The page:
Senior eye exams
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Affordable eye exams for older adults
For patients age 60 and older, getting regular eye exams is very important - especially for those with known eye conditions, or other health concerns. Comprehensive eye exams for seniors are conducted by an optometrist (not a tech) at all Eye Boutique locations.
Request an appointment online, or call one of our stores to book your exam:
How much is a senior eye exam?
If you have vision insurance, it probably covers all or most of the cost of a yearly eye exam. Our optometrists take most vision plans, and we’re happy to do a benefits check for you.
Does Medicare cover senior eye exams?
Medicare Part B benefits cover eye exams for some patients who meet specific criteria for diabetes, glaucoma or age-related macular degeneration. We accept Medicare vision insurance and can help you understand what’s covered in your plan.
Eye care discounts for seniors
At Eye Boutique, seniors get 20% off most products and services. This discount doesn’t apply to contact lenses, or already-discounted items.
Explore all our deals and discounts, or visit a store near you for more information.
How often do seniors need eye exams?
The AOA (American Optometric Association) recommends adults age 60 and older have an annual eye exam.
You should also make an appointment to see your eye doctor if you notice vision changes or discomfort.
Regular eye exams can detect eye problems early, before they develop into more serious conditions. Eye exams can also catch early signs of other health concerns like high blood pressure, high blood cholesterol, and diabetes.
How aging affects the eyes and vision
The risk of many eye conditions and diseases increases with age. Fortunately, many of these can be effectively treated or prevented if diagnosed early.
Common age-related vision concerns:
Presbyopia (farsightedness) usually begins to develop in the 40s and is common in most older adults. Over time the lens of the eye loses elasticity, which makes it harder to focus up close.
Dry eye symptoms like discomfort and blurred vision can result from aging, hormonal changes, medications, systemic inflammation, and more. Dry eye syndrome is common in older adults.
Dimmed vision can make it harder to perform the same tasks you always have, such as reading or close-up work. Dim vision can be a symptom of retinal problems and other eye conditions.
Common age-related eye diseases:
AMD (Age-related Macular Degeneration) is the leading cause of vision loss in older adults. An early sign is blurred central vision. Smokers, Caucasians, adults over 60 and those with a family history of AMD have a higher risk.
Glaucoma develops slowly and may have no early symptoms or warning signs. Vision loss from glaucoma is permanent. Glaucoma results from optic nerve damage, and can cause permanent blindness without treatment.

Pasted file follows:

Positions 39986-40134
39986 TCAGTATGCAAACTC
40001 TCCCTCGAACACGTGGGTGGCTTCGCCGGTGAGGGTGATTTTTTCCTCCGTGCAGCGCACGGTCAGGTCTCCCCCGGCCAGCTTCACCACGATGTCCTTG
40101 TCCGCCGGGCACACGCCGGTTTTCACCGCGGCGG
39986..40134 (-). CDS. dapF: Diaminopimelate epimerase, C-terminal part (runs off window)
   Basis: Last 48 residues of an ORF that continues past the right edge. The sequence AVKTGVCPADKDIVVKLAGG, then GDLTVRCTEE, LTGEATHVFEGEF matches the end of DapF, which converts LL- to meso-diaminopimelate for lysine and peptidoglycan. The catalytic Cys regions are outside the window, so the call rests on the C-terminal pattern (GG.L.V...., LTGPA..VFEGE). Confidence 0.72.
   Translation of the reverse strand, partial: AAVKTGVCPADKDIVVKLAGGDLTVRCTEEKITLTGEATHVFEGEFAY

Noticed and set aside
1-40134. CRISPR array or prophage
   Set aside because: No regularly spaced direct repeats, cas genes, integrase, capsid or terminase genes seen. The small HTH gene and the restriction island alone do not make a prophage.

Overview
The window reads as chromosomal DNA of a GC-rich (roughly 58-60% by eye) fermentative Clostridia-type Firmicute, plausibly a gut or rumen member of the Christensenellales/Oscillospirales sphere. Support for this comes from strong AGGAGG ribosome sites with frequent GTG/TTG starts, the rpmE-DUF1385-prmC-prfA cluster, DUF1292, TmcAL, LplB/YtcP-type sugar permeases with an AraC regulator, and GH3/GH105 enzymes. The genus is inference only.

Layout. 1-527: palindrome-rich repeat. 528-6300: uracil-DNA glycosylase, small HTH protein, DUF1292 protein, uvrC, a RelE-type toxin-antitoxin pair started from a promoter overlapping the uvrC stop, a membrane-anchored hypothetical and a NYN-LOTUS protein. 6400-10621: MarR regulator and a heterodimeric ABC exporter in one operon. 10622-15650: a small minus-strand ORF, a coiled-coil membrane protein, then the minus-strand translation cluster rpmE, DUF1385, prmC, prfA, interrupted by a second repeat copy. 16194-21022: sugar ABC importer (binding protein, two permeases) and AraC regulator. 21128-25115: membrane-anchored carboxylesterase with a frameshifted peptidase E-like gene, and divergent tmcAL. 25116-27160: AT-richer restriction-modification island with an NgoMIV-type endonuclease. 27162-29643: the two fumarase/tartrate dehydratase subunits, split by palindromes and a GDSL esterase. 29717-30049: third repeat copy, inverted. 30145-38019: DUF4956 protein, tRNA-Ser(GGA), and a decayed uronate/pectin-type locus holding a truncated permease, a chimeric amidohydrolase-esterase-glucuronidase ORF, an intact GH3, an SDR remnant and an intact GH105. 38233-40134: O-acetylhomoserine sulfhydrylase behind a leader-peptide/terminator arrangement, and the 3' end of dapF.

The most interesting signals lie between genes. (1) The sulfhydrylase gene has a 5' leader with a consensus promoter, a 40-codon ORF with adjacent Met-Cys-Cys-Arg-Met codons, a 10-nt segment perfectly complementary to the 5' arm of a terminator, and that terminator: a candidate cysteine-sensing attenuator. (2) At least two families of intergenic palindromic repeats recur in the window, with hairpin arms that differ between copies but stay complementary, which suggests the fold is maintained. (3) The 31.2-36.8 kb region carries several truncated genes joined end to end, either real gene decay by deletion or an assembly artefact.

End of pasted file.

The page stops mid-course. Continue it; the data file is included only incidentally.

Cataracts (cloudy areas on the lens of the eye) are very common in seniors. Cataracts develop progressively from protein buildup, UV exposure, and aging. Symptoms can include blurred vision, changing sensitivity to light and color and double vision.
Diabetic retinopathy is damage to the blood vessels in the retina. It causes vision problems and possibly total vision loss. Risk of diabetic retinopathy increases the longer you’ve lived with diabetes. Regular diabetic eye exams are recommended for all patients with diabetes.
Book an eye exam with one of our doctors of optometry to learn more about managing your risk of age-related eye conditions.
Caring optometrists for senior vision care
Don’t wait for vision problems or eye symptoms to see an eye doctor. Many age-related eye diseases have very small or no symptoms in early stages. By the time you notice an issue, the disease may already be advanced.
Early diagnosis and treatment improves your odds of protecting against vision loss. Regular eye exams are the best way for older adults to proactively manage their eye health.
What can an optometrist do for seniors?
A doctor of optometry can provide primary eye and vision care for seniors, including:
- Ordering lab tests to diagnose or treat eye disease
- Diagnosing and treating glaucoma with topical or oral medication
- Prescribing glasses and contact lenses
- Providing vision therapy (orthoptics)
Patients with very serious or advanced eye disease will be referred to a qualified local specialist, such as an ophthalmologist.
Seniors with low-vision impairment can benefit from various devices designed to help maintain independence. Your optometrist may recommend:
- Hand-held, wearable, or stand magnifiers
- Video magnifiers (these can brighten, enlarge or increase contrast in video displays)
- Bioptic telescopes (telescopic low vision glasses)
- Text-to-speech readers
These are only a few examples. There are many types of adaptive products and technologies to help people with low vision. Discuss your concerns with your eye doctor to learn about your options.